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General News of Saturday, 29 August 2020


Call by 15 CSOs to suspend Agyapa deal came too late, ‘not realistic’ – Baako

Abdul Malik Kweku Baako is a respected journalist Abdul Malik Kweku Baako is a respected journalist

Editor-in-Chief of the New Crusading Guide newspaper, Abdul Malik Kweku Baako, has said the call by some 15 Civil Society Organisations (CSOs) for the controversial Agyapa Royalties deal to be suspended has come a little too late.

The renowned journalist said although he supports the work of CSOs and the advocacy for transparency that they have launched, they waited too long to do that.

“I support CSOs calling for a review of the agreement and pushing for engagement and consultation. The problem is when that call was made, where we have reached…the Parliament had approved the agreement. I am not sure the call to suspend the agreement was realistic. It was not going to happen,” he said on Saturday, August 29, 2020.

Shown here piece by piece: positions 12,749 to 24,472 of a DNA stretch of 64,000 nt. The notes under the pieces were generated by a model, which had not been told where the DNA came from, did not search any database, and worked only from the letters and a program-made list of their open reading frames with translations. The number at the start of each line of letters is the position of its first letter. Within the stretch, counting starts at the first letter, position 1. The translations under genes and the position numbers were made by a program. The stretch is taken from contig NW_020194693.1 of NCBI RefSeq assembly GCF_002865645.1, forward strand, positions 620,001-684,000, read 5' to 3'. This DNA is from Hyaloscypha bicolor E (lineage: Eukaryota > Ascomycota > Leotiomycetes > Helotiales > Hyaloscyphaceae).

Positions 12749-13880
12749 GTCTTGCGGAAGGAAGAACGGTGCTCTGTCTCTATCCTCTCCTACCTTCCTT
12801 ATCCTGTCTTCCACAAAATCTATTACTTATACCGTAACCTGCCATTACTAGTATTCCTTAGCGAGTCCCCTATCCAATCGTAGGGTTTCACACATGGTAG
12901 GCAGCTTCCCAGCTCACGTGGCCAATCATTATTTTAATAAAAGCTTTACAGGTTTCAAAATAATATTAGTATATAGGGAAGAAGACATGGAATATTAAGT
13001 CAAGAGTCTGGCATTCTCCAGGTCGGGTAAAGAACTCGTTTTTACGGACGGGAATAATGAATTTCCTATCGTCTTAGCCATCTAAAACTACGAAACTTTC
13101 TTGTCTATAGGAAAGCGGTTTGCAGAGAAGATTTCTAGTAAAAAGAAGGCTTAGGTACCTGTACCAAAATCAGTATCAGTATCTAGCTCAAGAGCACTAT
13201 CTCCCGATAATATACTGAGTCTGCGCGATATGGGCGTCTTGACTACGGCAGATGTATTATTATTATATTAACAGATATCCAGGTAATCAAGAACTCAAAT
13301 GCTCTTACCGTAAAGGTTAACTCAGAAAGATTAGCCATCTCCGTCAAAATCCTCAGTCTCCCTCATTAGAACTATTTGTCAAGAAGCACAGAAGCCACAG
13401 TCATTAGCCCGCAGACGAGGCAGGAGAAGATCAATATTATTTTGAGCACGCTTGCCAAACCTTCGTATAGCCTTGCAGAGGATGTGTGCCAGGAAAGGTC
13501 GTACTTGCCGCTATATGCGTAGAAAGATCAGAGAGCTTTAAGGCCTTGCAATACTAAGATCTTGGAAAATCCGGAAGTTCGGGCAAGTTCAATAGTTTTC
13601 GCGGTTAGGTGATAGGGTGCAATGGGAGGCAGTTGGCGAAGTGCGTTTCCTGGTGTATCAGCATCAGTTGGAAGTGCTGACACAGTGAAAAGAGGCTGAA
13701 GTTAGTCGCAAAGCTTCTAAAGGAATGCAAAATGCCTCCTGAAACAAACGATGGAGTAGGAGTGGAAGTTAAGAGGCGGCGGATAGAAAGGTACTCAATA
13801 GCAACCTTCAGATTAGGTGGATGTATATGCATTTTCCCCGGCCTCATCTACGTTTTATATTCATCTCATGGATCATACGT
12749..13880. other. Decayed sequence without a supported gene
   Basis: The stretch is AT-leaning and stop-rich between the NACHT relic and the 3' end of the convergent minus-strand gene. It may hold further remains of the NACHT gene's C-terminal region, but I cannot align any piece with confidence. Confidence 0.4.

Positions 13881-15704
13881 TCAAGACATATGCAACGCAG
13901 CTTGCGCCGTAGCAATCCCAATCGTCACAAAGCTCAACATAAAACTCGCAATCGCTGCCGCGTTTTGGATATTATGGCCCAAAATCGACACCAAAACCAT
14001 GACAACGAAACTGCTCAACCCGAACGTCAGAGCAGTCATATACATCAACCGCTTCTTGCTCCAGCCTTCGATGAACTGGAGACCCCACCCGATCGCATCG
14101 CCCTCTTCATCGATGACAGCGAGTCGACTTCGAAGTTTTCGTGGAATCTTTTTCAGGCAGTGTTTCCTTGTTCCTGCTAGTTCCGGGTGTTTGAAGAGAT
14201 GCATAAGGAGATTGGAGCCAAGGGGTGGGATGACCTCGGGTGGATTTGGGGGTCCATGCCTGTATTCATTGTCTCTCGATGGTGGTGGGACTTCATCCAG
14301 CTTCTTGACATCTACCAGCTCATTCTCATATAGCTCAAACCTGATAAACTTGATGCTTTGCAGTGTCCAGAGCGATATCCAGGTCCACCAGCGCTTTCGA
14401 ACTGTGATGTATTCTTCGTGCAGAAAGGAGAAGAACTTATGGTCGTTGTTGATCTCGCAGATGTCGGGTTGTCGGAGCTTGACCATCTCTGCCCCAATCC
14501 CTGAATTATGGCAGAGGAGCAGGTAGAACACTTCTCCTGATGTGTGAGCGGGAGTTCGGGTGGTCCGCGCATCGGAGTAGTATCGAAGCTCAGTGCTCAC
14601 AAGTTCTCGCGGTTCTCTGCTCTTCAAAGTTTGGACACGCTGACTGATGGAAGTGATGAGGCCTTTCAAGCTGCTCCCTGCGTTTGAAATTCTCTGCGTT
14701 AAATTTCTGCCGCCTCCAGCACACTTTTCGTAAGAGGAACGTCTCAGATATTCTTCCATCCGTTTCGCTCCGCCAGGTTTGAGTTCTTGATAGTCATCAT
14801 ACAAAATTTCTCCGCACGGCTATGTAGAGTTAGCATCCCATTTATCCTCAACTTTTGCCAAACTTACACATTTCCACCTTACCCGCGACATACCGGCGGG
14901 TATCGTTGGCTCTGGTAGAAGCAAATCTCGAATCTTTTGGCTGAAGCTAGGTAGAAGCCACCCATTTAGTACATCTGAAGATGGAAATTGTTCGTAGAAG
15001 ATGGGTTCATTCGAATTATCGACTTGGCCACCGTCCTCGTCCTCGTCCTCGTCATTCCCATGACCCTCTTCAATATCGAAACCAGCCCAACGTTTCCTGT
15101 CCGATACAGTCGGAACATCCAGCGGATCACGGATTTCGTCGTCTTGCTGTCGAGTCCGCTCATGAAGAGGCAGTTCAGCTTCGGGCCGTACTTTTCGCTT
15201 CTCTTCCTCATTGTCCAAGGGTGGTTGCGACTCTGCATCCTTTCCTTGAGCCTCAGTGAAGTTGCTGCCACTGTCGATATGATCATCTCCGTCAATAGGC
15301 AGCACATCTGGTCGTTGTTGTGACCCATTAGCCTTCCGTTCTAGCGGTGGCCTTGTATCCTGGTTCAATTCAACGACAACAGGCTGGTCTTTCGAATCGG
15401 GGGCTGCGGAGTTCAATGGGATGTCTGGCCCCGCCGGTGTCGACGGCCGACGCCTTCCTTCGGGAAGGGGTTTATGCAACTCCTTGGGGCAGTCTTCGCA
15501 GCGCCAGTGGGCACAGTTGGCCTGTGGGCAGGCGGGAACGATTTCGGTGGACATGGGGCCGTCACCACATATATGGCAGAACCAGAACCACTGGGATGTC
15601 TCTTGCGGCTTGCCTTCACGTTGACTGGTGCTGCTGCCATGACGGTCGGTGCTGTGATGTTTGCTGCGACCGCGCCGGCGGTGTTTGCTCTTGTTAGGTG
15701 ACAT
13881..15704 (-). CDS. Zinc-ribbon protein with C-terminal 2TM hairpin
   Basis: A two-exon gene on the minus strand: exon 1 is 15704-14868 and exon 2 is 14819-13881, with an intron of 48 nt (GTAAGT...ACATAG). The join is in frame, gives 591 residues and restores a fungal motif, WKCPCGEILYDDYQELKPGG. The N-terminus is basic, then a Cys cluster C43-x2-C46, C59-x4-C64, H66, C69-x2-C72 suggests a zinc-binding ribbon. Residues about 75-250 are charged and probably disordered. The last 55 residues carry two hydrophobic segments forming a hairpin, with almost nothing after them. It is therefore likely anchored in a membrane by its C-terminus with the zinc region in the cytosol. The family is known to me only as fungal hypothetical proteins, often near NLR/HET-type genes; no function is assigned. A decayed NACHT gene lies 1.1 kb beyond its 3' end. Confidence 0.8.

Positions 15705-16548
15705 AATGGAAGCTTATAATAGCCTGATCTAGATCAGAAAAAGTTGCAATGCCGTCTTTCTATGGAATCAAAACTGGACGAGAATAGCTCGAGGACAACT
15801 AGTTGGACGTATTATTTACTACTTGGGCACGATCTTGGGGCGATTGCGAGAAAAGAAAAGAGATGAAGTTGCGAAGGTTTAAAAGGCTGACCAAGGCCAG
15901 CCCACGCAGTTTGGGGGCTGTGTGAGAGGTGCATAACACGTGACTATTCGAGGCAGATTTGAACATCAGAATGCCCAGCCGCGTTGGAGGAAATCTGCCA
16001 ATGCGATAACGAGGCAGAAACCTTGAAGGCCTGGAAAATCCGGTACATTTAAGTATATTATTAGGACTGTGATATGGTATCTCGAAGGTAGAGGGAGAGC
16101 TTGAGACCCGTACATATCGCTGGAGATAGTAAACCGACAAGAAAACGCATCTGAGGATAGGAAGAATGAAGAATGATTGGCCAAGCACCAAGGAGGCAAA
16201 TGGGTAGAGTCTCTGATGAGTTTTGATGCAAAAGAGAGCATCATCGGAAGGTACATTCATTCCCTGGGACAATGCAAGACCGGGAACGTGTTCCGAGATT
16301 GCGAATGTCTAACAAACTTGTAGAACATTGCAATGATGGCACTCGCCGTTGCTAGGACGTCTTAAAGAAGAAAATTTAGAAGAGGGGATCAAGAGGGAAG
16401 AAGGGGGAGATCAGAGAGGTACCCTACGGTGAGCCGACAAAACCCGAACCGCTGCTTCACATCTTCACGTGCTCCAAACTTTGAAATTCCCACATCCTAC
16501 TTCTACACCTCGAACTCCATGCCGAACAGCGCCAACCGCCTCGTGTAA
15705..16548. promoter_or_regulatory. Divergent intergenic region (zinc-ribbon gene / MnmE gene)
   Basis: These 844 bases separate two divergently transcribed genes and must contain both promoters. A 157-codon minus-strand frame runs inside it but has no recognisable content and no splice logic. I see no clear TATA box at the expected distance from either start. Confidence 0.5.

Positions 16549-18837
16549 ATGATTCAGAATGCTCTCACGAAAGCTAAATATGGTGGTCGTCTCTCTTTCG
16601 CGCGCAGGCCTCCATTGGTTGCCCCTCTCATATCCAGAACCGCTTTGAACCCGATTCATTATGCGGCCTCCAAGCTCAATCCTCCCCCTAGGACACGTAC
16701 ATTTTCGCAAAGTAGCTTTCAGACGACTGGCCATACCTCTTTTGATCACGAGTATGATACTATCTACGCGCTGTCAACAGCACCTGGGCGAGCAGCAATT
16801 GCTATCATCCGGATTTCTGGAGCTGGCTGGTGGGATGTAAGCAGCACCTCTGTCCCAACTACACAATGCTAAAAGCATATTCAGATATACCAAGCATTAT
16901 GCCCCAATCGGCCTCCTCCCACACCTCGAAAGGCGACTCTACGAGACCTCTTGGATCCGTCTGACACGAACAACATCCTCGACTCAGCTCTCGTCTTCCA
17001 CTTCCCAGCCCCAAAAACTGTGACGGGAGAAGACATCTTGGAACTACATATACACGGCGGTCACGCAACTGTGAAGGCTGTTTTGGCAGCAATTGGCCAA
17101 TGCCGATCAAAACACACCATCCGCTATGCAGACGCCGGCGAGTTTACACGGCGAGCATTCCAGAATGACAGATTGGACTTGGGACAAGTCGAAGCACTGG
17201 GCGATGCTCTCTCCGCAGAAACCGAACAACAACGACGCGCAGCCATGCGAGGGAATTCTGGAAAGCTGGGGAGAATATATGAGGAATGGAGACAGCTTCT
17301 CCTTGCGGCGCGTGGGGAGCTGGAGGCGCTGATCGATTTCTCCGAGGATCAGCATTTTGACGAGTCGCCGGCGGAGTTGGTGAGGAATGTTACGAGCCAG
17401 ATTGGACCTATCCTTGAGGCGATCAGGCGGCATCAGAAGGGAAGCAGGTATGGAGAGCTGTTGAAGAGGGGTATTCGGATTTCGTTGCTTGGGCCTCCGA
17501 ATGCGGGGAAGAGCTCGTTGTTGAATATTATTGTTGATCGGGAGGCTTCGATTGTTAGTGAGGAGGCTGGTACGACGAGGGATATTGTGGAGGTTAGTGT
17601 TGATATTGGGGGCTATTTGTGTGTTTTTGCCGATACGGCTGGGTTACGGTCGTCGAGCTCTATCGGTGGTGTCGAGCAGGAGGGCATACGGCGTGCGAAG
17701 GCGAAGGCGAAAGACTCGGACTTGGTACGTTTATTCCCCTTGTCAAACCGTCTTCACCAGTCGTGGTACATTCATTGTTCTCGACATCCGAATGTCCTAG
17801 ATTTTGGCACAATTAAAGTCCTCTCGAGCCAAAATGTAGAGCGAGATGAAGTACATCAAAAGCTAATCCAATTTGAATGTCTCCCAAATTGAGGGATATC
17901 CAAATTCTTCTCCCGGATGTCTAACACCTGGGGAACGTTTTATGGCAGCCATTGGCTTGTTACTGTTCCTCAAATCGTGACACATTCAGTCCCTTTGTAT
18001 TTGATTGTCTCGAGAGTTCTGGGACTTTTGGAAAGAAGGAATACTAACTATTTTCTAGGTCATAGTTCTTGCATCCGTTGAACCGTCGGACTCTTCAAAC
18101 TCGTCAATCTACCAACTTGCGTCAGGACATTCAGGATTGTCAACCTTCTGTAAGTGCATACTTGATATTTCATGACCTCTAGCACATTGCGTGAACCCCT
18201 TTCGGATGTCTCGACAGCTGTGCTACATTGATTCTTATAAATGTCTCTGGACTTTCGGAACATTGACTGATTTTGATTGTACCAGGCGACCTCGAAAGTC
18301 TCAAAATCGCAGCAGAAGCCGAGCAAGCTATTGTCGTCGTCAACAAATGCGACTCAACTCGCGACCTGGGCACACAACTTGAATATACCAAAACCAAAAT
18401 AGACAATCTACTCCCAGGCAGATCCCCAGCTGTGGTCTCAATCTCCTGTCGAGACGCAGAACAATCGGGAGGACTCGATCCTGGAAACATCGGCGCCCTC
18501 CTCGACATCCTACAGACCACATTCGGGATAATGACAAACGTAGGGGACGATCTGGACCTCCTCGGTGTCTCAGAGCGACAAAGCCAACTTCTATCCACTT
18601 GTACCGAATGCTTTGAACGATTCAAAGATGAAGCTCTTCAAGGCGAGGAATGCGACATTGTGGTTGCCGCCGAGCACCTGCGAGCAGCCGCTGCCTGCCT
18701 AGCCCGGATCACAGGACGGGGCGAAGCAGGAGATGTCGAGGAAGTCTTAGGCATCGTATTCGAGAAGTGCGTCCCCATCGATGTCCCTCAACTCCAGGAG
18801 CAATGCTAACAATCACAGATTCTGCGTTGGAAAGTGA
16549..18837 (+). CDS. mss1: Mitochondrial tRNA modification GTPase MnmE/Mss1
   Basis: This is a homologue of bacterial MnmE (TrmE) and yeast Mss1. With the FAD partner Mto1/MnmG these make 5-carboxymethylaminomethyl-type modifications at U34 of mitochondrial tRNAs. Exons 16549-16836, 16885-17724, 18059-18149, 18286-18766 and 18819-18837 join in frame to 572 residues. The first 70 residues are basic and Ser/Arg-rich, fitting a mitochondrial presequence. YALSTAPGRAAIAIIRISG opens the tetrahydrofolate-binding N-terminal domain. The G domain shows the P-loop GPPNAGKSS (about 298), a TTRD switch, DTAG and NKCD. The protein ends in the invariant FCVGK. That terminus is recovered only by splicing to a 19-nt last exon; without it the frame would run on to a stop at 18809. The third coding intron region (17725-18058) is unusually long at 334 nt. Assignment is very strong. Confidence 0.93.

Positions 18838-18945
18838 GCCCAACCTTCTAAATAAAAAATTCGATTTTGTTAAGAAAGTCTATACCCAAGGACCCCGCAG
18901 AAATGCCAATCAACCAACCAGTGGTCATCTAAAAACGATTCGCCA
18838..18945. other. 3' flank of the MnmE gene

He made the comment as part of a discussion on the controversial deal hosted by Joy News.

On Tuesday, August 25, 2020, some 15 Civil CSOs called for the suspension of the Agyapa agreement until all necessary documents have been disclosed.

The CSOs fronting under the name, ‘Alliance of CSOs working on Extractives, Anti-Corruption and Good Governance’ say they are concerned about a lack of openness and transparency that has characterised the transaction.

Speaking on behalf the group, Dr Steve Manteaw said, “Just last week, we sighted a call for an expression of interest placed in the Daily Graphic inviting prospective consultants for the development of a strategic plan for the Minerals Income Investment Fund (MIIF).

“While we welcome the open and transparent process for selection relative to this particular assignment, we have no evidence of the same openness in the creation of the Special Purpose Vehicle in the Agyapa deal and the appointment of its directors.”

But Kweku Baaku said during the discussion on the matter that, “the call for reversal, in my candid opinion, is not feasible.”

He said having read the advice given by the Attorney-General’s office on the deal and the documents involved, he finds it difficult to buy into the suspicions over the deal.

The Agyapa Royalties deal, according to government, is part of its strategy to beat the long-standing problem of lack of capital for developmental projects.

Agyapa Royalties Limited is expected to trade shares on the Ghana Stock Exchange and the London Stock Exchange for the private market.

But some details of the deal has been described as problematic and lacks transparency.